Increased ability to learn new information based on the presence of previously acquired information
ex. learning Spanish may help students learn Italian
Teacher Transmits Information
Research on Effectiveness of Direct Instruction
-Correlation between student achievement and strategies associated with direct instruction
-Experimental studies show mixed results for the effectiveness of direct instruction-can improve basic skills
Constructivist View of Learning
Learners must individually discover and transform complex information
Discovery of Basic Skills
students are encouraged to discover principles for themselves
for mixed-ability groupings involving teams recognition and group responsibility for individual learning.
program for teaching reading and writing in upper elementary grades; students work in four member learning teams.
broken down into sections
heterogeneous people work together on assignments
Cooperative inquiry, group discussion and planning, then make presentations to the whole class on their findings
work in pairs and take turns orally summarizing sections of material to be learned.
Maslow's Hierarchy of Needs
Motivation as a drive to satisfy needs
basic requirements for physical and psychological well-being as identified by Maslow
ex: physiological, Safety, Belongingness & Love, Esteem Needs
needs for knowing ,appreciating, and understanding, which people try to satisfy after their basic needs are met.
ex: need to know and understand, aesthetic needs, self-actualization
a theory of motivation that focuses on how people explain the causes of their own success and failures
Individual's own abilities or efforts are responsible for success/failure
internal stable: A+ because I'm good at it
internal unstable: A+ because I worked hard
Luck, Task difficulty, other peoples actions are responsible for success/failure
external stable: A+ because it was easy.
external unstable: A+ because I was lucky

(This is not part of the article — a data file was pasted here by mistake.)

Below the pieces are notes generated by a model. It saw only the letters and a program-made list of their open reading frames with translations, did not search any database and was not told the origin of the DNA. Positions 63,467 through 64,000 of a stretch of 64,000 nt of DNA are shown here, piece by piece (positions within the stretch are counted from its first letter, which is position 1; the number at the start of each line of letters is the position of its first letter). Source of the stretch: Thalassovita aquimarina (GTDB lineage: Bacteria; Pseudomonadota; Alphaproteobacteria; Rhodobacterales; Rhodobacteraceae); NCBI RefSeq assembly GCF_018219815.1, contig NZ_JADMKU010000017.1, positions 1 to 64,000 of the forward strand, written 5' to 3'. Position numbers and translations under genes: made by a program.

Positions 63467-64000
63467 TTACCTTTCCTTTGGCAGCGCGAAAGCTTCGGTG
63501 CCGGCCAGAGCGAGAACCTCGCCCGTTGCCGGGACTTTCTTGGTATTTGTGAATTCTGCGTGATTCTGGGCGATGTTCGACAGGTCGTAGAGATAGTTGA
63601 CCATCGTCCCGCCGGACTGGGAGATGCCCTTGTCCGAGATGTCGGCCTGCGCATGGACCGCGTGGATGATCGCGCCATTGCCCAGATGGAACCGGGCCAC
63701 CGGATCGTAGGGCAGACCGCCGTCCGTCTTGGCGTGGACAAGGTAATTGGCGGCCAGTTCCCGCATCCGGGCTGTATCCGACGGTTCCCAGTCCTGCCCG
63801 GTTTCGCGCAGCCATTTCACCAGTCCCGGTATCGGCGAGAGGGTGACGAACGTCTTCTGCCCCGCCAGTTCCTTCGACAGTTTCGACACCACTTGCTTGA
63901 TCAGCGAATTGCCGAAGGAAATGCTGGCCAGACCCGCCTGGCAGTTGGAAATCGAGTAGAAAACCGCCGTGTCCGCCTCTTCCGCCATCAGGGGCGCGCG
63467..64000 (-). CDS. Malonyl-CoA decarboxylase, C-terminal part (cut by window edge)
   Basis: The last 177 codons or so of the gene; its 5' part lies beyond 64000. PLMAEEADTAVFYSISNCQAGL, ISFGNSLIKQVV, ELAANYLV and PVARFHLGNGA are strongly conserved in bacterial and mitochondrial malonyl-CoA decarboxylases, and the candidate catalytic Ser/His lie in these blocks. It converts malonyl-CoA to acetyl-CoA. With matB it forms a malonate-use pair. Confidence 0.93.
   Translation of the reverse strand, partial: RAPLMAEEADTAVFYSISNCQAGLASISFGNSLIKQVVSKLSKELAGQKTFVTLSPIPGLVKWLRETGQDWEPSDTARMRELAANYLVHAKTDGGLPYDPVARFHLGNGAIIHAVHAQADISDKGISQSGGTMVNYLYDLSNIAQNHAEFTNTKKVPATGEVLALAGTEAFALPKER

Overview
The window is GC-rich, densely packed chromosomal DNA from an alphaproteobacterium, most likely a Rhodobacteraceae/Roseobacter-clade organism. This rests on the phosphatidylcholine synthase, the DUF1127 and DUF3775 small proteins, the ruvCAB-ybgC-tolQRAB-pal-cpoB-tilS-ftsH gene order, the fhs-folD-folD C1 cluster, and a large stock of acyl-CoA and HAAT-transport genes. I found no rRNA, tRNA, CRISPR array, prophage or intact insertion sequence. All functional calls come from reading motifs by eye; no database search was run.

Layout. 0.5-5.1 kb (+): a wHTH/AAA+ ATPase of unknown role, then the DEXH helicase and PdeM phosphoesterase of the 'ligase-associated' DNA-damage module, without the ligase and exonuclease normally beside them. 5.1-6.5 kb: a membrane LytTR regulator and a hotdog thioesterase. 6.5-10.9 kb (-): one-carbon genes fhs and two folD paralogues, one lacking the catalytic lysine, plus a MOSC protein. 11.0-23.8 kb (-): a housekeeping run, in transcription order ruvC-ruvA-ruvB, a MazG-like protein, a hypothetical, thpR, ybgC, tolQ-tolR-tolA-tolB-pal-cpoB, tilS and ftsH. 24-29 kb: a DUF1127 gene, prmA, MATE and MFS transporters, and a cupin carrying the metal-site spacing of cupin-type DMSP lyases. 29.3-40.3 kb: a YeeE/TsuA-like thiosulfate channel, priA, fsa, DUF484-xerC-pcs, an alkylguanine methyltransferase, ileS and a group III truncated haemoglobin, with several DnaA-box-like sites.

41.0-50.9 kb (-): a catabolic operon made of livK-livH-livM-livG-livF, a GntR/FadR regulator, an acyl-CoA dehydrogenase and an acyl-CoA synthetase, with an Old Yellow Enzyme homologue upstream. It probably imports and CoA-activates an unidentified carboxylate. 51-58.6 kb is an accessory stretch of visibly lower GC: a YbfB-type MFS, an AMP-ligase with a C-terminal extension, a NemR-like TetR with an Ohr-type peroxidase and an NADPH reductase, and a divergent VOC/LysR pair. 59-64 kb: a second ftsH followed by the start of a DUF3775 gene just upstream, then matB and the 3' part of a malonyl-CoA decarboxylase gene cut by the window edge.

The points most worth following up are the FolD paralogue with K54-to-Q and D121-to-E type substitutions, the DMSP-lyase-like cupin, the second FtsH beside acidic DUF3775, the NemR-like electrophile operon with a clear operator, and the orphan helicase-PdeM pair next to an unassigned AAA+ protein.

Expectancy Valence Model of Motivation
theory that relates the probability and the incentive value of success to motivation.
Learning Goal Orientation
goals of students who are motivated by desire of knowledge
goals of students who are motivated by desire to gain recognition from others and to earn good grades
intermediate difficulty, motivation increase after a failure
very difficult or very easy, maintain self-image, decrease efforts after a fail.
Opportunities, Feedback, Set Goals, Provide Expectations
Popcorn only pops for some guppies per evaluation
activity people enjoy and therefore find motivating
long term benefit
Reward is external to the activity
grades, praise, etc.
Competitive Goal Structure
Any student's success means anothers failure
Inflexible grading causes competition
Cooperative Goal Structure
Students will either succeed or fail together
Support for each other in learning
time during which the entire class has an opportunity to learn
-preventing lost time
-minimize time spent on class routine and discipline
number of minutes actually spent learning
-maintain momentum and smoothness
-teach engaging lessons.
questioning strategies that encourage all students to pay attention during lectures and discussions
the degree to which the teacher is aware of and responsive to student behavior at all times
a teacher's ability to respond to behavior problems without interrupting a classroom lesson
Few In number, make sense, fair, clear, taught, involve students.
F N M S F C T I S
Principle of Least Intervention
to deal with routine misbehavior with Disciplinary Actions that:
do not interrupt the flow of the lesson
Prevention, Nonverbal, Praise Correct Behavior, Praise Other Students, Verbal, Repeated, C
P N P C B P O S V R C
Teacher Attention Solutions
1. Catch them being Good
2. Ignore Misbehavior when Possible
Peer Attention Solutions
1. Remove Offender from Class
2. Use group contingencies
Release from Unpleasant States of Activities Solutions
1. Engaging and Interesting Lessons
2. Involving Students in Lessons
3. Cooperative Learning
4. Materials that are challenging, but not overwhelming
parents give reward as needs
-gives more potent rewards
-strengthens relationship between parents and school
-easy to administer
-keeps parents informed
rewards/punishments given to a class as a whole for adhering to/violating rules of conduct
Want to see the other 83 Flashcards in EDU PSY 310?
JOIN TODAY FOR FREE!
Words From the Students
"The semester I found StudyBlue, I went from a 2.8 to a 3.8, and graduated with honors!"
Colorado School of Mines
Get started today
Show & Tell
StudyBlue is not sponsored or endorsed by any college, university, or instructor.
© 2015 StudyBlue Inc. All rights reserved.